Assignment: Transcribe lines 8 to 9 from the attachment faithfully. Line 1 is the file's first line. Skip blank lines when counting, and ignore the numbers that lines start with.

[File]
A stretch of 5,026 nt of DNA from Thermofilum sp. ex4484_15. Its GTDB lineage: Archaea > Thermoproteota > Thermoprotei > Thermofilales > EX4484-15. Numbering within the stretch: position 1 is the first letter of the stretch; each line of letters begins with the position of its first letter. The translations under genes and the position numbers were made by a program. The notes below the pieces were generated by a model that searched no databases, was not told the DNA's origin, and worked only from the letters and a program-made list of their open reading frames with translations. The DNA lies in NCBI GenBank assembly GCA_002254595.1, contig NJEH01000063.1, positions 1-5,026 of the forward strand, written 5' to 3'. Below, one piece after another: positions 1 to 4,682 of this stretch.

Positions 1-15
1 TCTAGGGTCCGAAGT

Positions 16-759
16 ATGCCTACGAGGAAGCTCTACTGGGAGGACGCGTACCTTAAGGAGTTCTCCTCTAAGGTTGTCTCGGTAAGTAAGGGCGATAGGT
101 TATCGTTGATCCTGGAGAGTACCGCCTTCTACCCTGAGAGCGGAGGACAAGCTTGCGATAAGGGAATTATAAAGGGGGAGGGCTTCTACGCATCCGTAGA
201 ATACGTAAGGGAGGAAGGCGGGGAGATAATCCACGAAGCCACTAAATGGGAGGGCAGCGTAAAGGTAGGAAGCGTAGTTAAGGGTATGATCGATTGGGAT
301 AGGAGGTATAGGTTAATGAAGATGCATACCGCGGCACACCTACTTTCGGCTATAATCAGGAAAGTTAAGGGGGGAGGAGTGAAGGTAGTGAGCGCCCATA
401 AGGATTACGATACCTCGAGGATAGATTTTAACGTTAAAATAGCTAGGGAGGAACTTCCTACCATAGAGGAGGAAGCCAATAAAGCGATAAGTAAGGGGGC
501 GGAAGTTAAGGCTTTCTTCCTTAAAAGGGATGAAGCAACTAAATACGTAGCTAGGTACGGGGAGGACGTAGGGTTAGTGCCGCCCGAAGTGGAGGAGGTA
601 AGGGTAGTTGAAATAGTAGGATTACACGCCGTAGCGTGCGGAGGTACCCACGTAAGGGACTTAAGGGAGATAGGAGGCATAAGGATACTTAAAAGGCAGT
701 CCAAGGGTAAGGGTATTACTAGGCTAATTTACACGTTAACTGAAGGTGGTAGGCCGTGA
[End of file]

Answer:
301 AGGAGGTATAGGTTAATGAAGATGCATACCGCGGCACACCTACTTTCGGCTATAATCAGGAAAGTTAAGGGGGGAGGAGTGAAGGTAGTGAGCGCCCATA
401 AGGATTACGATACCTCGAGGATAGATTTTAACGTTAAAATAGCTAGGGAGGAACTTCCTACCATAGAGGAGGAAGCCAATAAAGCGATAAGTAAGGGGGC